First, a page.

1. Build on and continue the research relationship with the Institute of Nautical Archaeology (INA).
2. Strengthen the position of the Nautical Archaeology Program (NAP) of the Department of Anthropology as the leader in teaching nautical archaeology and conducting research on the most archaeologically significant shipwreck and other underwater sites around the world.
3. Increase the level of archaeological research and publications in both the Old World and New World. Develop the Studies in Nautical Archaeology Series published by Texas A&M University Press as the premier nautical archaeology series in the world.
4. Conduct interdisciplinary research involving colleagues at TAMU, particularly in the Department of Oceanography and at other universities. Increase the visibility of the Center, the Program, the Department, and the University by creating an on-going dialogue by means of nautical archaeology and maritime history conferences, lectures, and colloquia among nationally and internationally recognized scholars.
5. Increase the visibility of CMAC by maintaining an extensive Internet presence and participating in documentaries publicizing the joint CMAC/INA/Oceanography archaeological projects.
6. Continue to develop the expertise of the conservation laboratories and perform essential conservation services not available anywhere else.
7. Continue to build on the strengths of the nautical archaeology laboratories and participate in contract arrangements with other archaeological projects.
8. Establish an endowment to support the Center.
9. Secure public and private grants to support CMAC research.
10. Provide field opportunities and on-the-job conservation training for graduate students in NAP.
11. Continue to develop a program of deepwater archaeological research and advanced technology for underwater mapping and surveying in concert with the Department of Oceanography.
The physical resources of Texas A&M University provide an ideal environment to create interdisciplinary research, education, and outreach programs. In addition, the leadership role provided by the Center will extend beyond the academic confines of Texas A&M University. The Center will provide direction and coordination to scholars worldwide whose research is related to nautical archaeology, maritime archaeology, underwater archaeology, or conservation of material recovered from marine or other aqueous environments. The Center will play a leading role in disseminating the nautical archaeology research results nationally and internationally to both scientists and the public through the Studies in Nautical Archaeology Series published by Texas A&M University Press, and other journal publications and its Internet presence.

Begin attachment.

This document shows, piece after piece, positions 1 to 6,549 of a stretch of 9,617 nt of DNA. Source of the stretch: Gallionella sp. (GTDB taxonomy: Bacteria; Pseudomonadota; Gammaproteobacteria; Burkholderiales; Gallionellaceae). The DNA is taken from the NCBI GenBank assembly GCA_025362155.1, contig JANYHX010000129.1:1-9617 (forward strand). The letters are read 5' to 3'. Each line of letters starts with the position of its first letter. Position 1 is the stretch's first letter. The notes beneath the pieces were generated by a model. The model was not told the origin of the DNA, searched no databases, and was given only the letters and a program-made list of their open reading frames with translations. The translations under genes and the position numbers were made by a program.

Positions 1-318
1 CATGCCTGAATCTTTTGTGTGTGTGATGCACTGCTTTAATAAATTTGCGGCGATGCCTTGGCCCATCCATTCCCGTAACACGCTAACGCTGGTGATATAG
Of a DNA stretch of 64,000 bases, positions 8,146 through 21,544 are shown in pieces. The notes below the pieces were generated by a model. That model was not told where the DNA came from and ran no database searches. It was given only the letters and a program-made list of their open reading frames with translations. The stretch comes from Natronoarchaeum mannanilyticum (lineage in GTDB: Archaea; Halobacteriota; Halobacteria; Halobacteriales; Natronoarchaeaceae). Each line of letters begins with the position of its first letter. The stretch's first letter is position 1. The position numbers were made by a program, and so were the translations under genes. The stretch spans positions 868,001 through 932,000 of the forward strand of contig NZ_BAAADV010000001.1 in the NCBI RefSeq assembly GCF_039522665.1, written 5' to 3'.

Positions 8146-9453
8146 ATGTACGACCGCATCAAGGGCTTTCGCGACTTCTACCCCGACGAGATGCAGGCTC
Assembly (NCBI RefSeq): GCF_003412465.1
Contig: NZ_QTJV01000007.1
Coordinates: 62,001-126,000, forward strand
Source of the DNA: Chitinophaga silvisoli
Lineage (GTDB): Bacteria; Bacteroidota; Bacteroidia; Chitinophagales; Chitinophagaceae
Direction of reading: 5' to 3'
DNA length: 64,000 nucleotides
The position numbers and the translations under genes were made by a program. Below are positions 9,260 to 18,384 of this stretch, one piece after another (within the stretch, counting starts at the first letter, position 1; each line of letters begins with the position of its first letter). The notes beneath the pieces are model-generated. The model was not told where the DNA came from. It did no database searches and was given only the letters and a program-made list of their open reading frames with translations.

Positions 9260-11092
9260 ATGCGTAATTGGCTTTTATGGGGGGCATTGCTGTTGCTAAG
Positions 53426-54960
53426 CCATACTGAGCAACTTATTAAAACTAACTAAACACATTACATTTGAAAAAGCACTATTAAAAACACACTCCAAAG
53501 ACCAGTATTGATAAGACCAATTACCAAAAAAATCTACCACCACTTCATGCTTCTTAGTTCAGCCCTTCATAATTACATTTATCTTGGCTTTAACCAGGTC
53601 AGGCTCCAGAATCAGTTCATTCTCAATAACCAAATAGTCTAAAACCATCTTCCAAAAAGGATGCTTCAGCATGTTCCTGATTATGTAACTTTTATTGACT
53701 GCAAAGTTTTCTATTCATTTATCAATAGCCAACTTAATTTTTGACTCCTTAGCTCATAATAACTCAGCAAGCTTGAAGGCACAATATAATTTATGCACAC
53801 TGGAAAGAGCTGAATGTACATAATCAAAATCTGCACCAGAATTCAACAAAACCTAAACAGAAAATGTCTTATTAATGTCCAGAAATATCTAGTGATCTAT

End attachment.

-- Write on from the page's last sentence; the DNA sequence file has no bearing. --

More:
The establishment of the Center for Maritime Archaeology and Conservation at Texas A&M University will produce significant benefits. There is no other research center with our combined conservation and Old World – New World nautical archaeology focus. The Center will help raise the ranking and the caliber of students applying to the graduate programs of the Department of Anthropology. The Center will create and foster collaboration among NAP, Anthropology, INA, and other research units at the University. The mission of CMAC meshes well with the strengths of the Department in archaeology and conservation. The research conducted by CMAC will be published in the highly acclaimed Studies in Nautical Archaeology Series of Texas A&M University Press as well as other nationally recognized presses and journals. CMAC will host conferences and workshops on topics relating to artifact conservation and nautical, maritime, and underwater archaeology. The conferences will bring recognized scholars to campus, further enhancing the visibility of the Department, the College, and the University.
The field research program envisioned for CMAC, in coordination with INA, spans the world. The majority of the excavations in the Old World over the past two decades have been conducted in Turkish waters in the Mediterranean. INA maintains in Bodrum, Turkey, a permanent research center with dorms, conservation facilities, and a library, along with a research fleet that includes a manned submersible, an extensive array of diving equipment, and remote sensing gear. Other INA supported research in the Old World has taken place in Italy, Cyprus, Greece, Egypt, and Malta.
In the New World, joint excavations have been conducted at the 17th-century, sunken city of Port Royal Jamaica, in the Caribbean, Lake Champlain, and sundry other places, including Bermuda, Virginia, New York, Maine, Texas, and most recently, Oklahoma.
CMAC will significantly strengthen the image and profile of the Nautical Archaeology Program at Texas A&M University. The Center for Maritime Archaeology and Conservation will provide the administrative structure to coordinate the maritime archaeology research objectives of TAMU with INA and to emphasize our image and strengths in conservation, and to administer the activities of the different nautical archaeology laboratories that are an integral part of CMAC. Through CMAC, more opportunities will be created to conduct significant research and raise endowments to support the Center. The mission to search for the history of civilization by fostering excellence in underwater archaeology and conserving the recovered cultural remains is enhanced by CMAC.